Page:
University of Guelph, Canada
Title: Food security for major urban and metropolitan centers: the convergence of different forms of urban agricultural production in the face of multiple stressors and constraints
Biography: Christopher Bryant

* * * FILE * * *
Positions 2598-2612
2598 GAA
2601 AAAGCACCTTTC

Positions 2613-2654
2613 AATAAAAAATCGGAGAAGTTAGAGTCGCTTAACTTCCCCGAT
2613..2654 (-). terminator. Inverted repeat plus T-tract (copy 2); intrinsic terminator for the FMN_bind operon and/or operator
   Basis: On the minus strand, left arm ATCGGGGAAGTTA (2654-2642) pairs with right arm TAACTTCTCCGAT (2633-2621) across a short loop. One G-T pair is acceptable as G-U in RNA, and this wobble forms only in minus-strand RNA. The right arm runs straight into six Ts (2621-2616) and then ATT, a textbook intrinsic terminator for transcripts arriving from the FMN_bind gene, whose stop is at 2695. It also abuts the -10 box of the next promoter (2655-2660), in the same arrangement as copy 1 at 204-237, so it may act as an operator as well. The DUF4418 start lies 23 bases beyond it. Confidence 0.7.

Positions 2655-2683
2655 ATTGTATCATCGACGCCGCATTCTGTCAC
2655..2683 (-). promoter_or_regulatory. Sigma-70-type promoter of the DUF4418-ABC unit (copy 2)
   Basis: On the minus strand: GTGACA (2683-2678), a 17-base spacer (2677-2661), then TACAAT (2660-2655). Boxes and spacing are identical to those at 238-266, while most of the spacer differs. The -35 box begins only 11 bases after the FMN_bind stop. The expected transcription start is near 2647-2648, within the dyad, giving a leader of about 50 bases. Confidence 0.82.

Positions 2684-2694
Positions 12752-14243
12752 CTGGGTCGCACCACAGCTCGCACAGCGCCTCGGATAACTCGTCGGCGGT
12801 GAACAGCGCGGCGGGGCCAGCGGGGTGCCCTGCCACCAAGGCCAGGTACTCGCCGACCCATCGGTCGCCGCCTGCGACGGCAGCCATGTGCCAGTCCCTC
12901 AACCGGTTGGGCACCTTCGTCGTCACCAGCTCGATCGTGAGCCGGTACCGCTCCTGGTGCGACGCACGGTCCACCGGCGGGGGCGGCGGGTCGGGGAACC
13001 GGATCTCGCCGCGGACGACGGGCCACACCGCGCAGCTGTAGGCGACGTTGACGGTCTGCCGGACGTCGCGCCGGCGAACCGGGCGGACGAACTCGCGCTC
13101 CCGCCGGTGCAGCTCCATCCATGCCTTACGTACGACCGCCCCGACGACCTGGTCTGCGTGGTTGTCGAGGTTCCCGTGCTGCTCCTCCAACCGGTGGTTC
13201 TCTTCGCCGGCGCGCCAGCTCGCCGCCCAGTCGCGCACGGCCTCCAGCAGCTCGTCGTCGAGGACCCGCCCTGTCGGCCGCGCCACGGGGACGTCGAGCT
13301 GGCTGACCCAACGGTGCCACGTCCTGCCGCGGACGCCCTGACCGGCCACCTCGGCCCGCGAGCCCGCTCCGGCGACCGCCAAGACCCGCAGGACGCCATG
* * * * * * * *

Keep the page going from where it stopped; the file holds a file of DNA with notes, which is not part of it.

For food security in cities and their spheres of influence, a new conceptual framework is developed, building on the FAO’s pillars of food security and the authors’ research. This framework includes: the availability of adequate food supplies for citizens; the affordability of such food for populations in need in both developing and developed countries; the production of ‘healthy’ foodstuffs, reflecting the growing market and need for such produce. The framework also includes details on the variety of conditions supportive of these dimensions. “Urban” agriculture initially focused on food production in urban agglomerations, but it has been increasingly expanded to include what used to be called ‘peri-urban’ agriculture. This reflects the reality that many examples of the former ‘urban agriculture’ have also been developed in peri-urban areas while some larger scale agricultures can also be found in an urban agglomeration which can include substantial areas of agricultural land and activities. In many urban and metropolitan centers, food is frequently produced on very small parcels of land using innovative technologies and also on roof-top food operations. Such ‘urban’ foodstuff can be sold ‘locally’ to populations in need and to well-off citizens. Developing ‘urban’ food production must contend with many stressors, e.g. climate change and variability, continued urban expansion and competition from producers elsewhere with lower production costs. Within the broad definition of ‘urban agriculture’, food production relies both on soil techniques (conventional and organic horticulture, SPIN, permaculture) as well as ‘soilless’ systems (hydroponics, aquaponics, rooftop gardens). All these issues are developed with examples from different countries’, cities and their spheres of influence. Included are some very innovative forms of food production, in which land per se is not used as the basis to grow food but where, very small spaces and new technologies can produce large quantities of food.